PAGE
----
Disney+ hands-on preview: Franchise-heavy juggernaut looks irresistible

On the eve of its UK launch, HCC was invited to get an early hands-on with Disney+, the bullish new entrant in the OTT streaming market. Can this PG-friendly streamer make headway against market-leader Netflix, and the increasingly compelling Amazon Prime Video? We bustled our way into the Disney+ lounge to find out...

As you’d expect, platform usability is strong. Like Netflix, you log on using a specific profile. Up to seven are available, each customisable with a well-known Disney character. There’s no specific Kids option because, well, that’s the whole platform anyway...


Once in, navigation is via a familiar rail-interface of themed bars. There’s a 4K UHD rail, but it’s low in the pecking order, and you can’t rearrange its ranking to make it easier to peruse.

The first thing that strikes you is that there’s a lot here. The official line is that there’s more than 500 movie titles, and 350 TV series on tap from day one. Of particular interest will be 26 Disney+ originals, including High School Musical: The Musical: The Series, The World According To Jeff Goldblum, Lady and the Tramp, and The Imagineering Story.

There’s also seasons 1 – 30 of The Simpsons, totalling some 600 episodes. You might want to start on these early, as Season 31 lands on the service in November.

Content can be streamed on up to four devices at the same time, and downloaded for offline viewing. Helpfully, downloads won’t auto delete when watched. They remain accessible on your portable device, as long as your subscription is valid.

Obviously key to the appeal of Disney+ are the big franchises - Marvel and Star Wars. The service is a virtual theme park of attractions, with each accessible via a dedicated entrance - Disney, Marvel, Star Wars, Pixar, National Geographic.


The Marvel content library brings shows together under one umbrella which have previously been distributed across multiple broadcasters, namely Agent’s of S.H.I.E.L.D., Runaways and even the short-lived Inhumans.

There are some enticing archive animations too, including the complete run of the brilliant X-Men: The Animated Series from the early 1990s.

Animation geeks will also have plenty of fun trawling the Disney archives, featuring everything from Steamboat Willie through classics like Sword in the Stone and The Little Mermaid, all the way up to the photorealistic 2019 flick The Lion King.

Star Wars fans get The Skywalker Saga, aka Episodes 1 through 8, with The Rise of Skywalker arriving later in the year. There’s also the entire collection of Star Wars: The Clone Wars, as well as original series The Mandalorian.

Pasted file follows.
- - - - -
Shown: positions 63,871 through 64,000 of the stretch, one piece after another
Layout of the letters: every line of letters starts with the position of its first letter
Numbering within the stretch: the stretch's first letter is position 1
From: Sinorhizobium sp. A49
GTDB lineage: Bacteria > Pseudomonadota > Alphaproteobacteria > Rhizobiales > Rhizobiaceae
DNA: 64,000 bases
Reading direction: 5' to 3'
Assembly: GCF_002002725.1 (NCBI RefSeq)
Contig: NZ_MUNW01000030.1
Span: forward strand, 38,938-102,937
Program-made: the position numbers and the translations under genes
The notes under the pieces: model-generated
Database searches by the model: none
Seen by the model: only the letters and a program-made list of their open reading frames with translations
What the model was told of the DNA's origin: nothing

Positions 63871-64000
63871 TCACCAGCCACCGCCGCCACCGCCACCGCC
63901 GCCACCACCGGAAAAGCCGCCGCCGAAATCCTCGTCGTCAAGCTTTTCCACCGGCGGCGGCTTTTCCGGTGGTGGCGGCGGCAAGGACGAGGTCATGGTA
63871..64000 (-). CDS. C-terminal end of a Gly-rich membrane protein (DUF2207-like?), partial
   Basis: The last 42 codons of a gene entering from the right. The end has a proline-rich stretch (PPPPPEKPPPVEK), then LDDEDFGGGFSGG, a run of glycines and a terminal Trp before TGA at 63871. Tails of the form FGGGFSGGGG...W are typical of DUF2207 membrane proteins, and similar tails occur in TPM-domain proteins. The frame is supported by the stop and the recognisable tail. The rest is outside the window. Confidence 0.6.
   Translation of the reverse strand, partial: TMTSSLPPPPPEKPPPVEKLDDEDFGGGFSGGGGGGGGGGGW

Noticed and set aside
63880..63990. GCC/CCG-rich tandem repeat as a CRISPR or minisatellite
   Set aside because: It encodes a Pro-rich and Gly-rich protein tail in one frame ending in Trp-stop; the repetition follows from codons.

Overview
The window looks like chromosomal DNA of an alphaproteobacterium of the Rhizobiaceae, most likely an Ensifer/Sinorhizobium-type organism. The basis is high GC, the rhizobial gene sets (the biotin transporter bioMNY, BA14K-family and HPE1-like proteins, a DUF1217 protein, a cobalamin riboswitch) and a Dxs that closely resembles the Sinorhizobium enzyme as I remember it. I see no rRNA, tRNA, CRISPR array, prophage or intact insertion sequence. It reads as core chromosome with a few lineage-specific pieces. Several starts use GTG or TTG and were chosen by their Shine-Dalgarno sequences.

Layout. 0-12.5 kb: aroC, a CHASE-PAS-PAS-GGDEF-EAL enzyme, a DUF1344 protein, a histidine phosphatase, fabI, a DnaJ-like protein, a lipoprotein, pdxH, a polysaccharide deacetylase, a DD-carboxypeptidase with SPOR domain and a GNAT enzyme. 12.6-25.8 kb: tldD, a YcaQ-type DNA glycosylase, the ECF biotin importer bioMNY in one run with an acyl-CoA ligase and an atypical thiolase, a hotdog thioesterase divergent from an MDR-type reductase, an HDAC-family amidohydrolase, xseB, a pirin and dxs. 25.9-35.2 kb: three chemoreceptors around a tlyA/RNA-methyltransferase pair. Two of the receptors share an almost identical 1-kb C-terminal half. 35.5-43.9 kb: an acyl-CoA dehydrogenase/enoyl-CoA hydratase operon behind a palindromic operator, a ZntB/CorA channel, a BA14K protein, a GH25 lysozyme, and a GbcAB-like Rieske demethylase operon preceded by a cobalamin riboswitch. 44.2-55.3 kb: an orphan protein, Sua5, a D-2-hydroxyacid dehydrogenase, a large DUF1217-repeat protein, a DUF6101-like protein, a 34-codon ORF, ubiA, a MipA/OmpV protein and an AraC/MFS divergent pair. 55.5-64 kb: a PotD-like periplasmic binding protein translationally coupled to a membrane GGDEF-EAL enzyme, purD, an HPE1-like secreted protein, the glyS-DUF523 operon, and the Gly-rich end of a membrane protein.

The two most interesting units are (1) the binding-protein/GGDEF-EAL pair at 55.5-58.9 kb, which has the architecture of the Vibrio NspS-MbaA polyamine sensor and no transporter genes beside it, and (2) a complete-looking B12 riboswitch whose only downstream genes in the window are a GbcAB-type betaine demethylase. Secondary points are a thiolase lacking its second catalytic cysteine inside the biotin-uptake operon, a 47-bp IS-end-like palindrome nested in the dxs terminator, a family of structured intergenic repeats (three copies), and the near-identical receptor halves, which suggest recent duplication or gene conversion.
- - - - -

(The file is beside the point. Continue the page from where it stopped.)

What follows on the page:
National Geographic documentaries include BAFTA-nominated Jane, the Sundance Audience Award-winning Science Fair, and eco-focused Into the Okavango. Library film titles from the Fox vault include Home Alone, Mrs. Doubtfire, Ice Age, Sister Act and Avatar.

It’s worth noting that the service we had access to was the Dutch iteration, as Disney+ UK wasn’t live yet. We were told there may be some differences, due to content licensing restrictions, but by and large it would be the same.

Interestingly, a Disney executive revealed that there would be slight regional differences in how the service was presented. For example, Donald Duck is particularly popular in the Nordics, so content featuring the belligerent fowl would be promoted on their home page.

Similarly, Mickey Mouse is big in Italy, so he would be centre stage there. ‘We also know where Star Wars is particularly popular, so we will promote that there,’ we were told.

For our demo, Disney+ ran on an Apple TV streamer, as well as a mobile app. Don’t worry if you’re not an Apple user. We expect a high level of access across devices when the service launches.


There’s support for Dolby Vision HDR and Dolby Atmos audio on select hardware. If your screen or audio hardware doesn’t support it, you’ll receive HDR10 and 5.1. There is a UHD content search filter, but this only applies to movies at the moment.

The choice in 4K also looks rather limited. Certainly UHD represents a small percentage of what’s available at launch, although all new Disney+ originals are expected to be in the format.


We were told that Disney is not recommending a specific broadband speed for subscribers. We suspect it wants to keep its messaging simple.

Demonstrations of Avengers: Endgame, on a Samsung Q90R TV, looked impressive. The 4K stream offered excellent detail and dynamics. But there was no home theatre audio system running, so sound quality went unchecked.

Disney+ is debuting with an introductory annual price of £50, just over £4 a month. Standard pricing at launch will be £6 per month, or £60 for an annual subscription.

This price point, clearly undercutting its rivals, is key. Perhaps the question is not ‘should I subscribe to Disney+?’, but ‘why should I not?’